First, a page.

Wednesday, July 03, 2019
I’ve written about my complicated 22-year-old mare, Rosie. She was bred and raised for nearly 10 years by a very experienced, capable horsewoman, who was mentally ill and sometimes lost control. Rosie’s somewhat headstrong and sometimes challenging behaviors probably originated early in experiences with that handler, who taught her to be a driving horse.
Rosie is a foundation Morgan and lovely representation of the breed–hard-working and a pretty-mover. She still resists being led into new situations and dislikes the confines of a horse trailer. These problems might stem from early unpleasant experiences. Fortunately, Rosie’s next owner was her first owner’s niece, another very experienced horsewoman, with a calm, steady manner. The years with this handler probably saved Rosie.
Rosie came to me six years ago. At that time and new to horses, I knew little about handling them. My previous horses had been easy to get along with, had taught me how to ride and were fun. Rosie was a new challenge. I wanted to cope because of my dream of driving a horse. Rosie knew that sport. Eventually, I learned some of her quirks, figured out how to get her into and out of a trailer, and felt comfortable riding her. When finally, my back began resisting in-saddle activities, I decided to learn to drive Rosie.
She loved being in harness, was fast, energetic, and too much horse for this new driver. So, I parked that idea for several years, and instead dealt with breast cancer, returning last year to the idea of driving. My solution to a fear of driving Rosie was first having her little sister, Sunni, trained to drive. I practiced driving Sunni, and when my confidence had grown, again hitched Rosie and began learning to drive an highly energetic, decision-making horse.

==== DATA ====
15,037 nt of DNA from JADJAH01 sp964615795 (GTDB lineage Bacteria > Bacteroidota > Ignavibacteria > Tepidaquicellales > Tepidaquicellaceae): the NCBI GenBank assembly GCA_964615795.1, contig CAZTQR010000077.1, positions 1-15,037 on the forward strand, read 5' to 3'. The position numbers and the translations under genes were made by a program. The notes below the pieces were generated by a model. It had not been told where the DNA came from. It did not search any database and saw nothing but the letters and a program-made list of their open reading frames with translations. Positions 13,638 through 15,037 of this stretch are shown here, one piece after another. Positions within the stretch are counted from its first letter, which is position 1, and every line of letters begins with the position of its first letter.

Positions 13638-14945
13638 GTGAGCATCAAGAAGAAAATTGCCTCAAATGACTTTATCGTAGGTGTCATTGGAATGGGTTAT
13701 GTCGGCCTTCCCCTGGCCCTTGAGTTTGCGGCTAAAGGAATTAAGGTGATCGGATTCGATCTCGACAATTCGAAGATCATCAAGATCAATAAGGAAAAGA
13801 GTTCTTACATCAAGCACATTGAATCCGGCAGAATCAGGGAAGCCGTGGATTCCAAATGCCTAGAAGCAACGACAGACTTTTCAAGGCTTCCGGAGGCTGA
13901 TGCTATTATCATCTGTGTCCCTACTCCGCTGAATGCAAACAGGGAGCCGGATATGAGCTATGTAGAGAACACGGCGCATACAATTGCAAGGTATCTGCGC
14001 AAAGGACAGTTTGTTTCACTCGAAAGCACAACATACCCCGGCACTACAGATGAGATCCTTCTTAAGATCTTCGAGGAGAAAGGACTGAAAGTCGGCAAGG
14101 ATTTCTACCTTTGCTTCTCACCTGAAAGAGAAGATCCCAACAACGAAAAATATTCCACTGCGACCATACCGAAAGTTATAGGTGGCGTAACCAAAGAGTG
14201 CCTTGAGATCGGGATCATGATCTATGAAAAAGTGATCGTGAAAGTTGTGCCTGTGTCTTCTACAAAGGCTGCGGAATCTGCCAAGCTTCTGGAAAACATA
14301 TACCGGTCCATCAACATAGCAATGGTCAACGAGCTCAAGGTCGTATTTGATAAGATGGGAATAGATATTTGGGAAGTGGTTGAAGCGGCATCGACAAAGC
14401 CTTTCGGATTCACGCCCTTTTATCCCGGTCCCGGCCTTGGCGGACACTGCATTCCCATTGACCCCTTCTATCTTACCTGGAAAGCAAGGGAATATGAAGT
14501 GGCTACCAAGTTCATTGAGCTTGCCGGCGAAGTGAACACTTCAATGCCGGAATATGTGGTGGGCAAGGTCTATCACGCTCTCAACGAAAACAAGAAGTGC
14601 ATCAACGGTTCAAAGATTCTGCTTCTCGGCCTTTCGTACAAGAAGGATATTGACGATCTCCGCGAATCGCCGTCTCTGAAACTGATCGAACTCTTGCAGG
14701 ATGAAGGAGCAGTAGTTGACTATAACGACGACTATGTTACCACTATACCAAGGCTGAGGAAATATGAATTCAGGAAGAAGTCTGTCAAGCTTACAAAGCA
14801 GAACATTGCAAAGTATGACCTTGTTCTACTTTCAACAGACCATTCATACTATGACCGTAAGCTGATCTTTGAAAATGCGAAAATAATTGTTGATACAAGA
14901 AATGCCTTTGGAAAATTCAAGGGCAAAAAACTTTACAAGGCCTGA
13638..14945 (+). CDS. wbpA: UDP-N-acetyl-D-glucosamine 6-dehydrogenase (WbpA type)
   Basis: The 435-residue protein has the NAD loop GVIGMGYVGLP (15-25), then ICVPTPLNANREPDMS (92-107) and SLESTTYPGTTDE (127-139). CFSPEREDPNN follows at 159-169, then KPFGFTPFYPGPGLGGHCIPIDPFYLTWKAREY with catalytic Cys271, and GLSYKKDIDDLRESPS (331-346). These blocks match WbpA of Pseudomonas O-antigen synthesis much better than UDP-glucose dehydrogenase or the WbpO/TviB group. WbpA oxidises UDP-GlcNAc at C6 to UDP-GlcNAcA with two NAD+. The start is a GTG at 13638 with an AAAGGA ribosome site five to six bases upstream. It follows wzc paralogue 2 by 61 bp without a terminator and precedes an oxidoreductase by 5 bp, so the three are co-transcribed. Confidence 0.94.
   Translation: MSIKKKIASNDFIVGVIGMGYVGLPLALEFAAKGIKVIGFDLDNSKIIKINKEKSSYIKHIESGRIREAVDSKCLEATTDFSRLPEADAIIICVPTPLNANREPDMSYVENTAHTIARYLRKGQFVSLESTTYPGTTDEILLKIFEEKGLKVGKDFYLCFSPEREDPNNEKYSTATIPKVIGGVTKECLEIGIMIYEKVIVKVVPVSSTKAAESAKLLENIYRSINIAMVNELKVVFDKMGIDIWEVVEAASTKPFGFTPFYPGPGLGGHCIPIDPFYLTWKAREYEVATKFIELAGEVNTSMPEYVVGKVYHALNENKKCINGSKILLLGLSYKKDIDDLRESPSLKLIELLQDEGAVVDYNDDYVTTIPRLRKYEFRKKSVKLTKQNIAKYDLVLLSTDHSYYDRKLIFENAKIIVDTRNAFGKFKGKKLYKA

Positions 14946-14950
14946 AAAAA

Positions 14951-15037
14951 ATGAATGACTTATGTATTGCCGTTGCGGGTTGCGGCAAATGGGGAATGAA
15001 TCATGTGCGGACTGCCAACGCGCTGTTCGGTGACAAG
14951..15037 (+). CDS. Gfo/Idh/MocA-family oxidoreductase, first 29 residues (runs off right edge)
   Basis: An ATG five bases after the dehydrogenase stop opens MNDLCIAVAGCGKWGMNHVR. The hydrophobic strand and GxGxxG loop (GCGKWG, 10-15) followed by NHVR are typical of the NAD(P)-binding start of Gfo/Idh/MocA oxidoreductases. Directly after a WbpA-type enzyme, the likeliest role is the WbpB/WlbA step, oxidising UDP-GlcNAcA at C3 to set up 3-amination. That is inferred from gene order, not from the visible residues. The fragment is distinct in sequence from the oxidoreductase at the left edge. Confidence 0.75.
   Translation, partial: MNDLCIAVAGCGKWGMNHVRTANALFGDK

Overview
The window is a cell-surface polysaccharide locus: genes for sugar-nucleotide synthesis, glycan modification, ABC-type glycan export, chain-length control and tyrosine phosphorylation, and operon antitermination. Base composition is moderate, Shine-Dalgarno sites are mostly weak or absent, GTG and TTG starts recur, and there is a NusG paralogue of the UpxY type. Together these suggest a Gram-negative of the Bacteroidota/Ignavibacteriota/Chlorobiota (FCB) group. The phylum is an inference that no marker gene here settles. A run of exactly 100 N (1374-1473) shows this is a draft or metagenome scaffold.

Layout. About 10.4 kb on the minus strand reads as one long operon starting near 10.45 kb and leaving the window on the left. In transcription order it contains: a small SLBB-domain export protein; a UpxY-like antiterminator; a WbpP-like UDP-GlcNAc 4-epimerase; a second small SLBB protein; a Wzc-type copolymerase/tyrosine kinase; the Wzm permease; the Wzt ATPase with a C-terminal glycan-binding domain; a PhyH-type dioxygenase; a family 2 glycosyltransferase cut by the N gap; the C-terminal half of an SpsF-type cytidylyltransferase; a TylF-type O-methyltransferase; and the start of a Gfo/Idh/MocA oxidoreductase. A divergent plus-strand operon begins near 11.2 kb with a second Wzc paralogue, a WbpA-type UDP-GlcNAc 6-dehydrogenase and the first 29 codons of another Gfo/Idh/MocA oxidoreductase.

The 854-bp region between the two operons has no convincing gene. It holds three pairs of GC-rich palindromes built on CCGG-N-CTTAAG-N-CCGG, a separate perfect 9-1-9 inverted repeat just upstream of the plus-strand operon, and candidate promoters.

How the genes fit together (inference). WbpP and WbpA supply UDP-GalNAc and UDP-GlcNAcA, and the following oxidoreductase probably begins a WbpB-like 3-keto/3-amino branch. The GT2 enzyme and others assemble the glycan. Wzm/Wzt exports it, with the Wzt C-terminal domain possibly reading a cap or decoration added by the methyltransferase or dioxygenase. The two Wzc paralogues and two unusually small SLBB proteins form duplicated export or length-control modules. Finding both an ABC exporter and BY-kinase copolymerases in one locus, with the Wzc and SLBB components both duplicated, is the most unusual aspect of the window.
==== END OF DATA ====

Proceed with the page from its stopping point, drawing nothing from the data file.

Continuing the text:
I finally gained the courage to drive Rosie on neighborhood streets. You’d think she’d never had been on a street, with her head held high, looking around and worried, her body weaving from one side of the road to another. I’ve been forced to learn how to keep her straight and on path. Yesterday, I realized that my confidence and skills have grown, for Rosie seemed easier to handle.
Today something different–no exercise to work off energy prior to hitching. Well, maybe just a little warming-up. The ultimate goal is for Rosie to be harnessed, hitched, and told “Go”, without first working off steam. Yahoo!
Dear Friends: For Rosie and me, these small steps represent a huge victory. Diana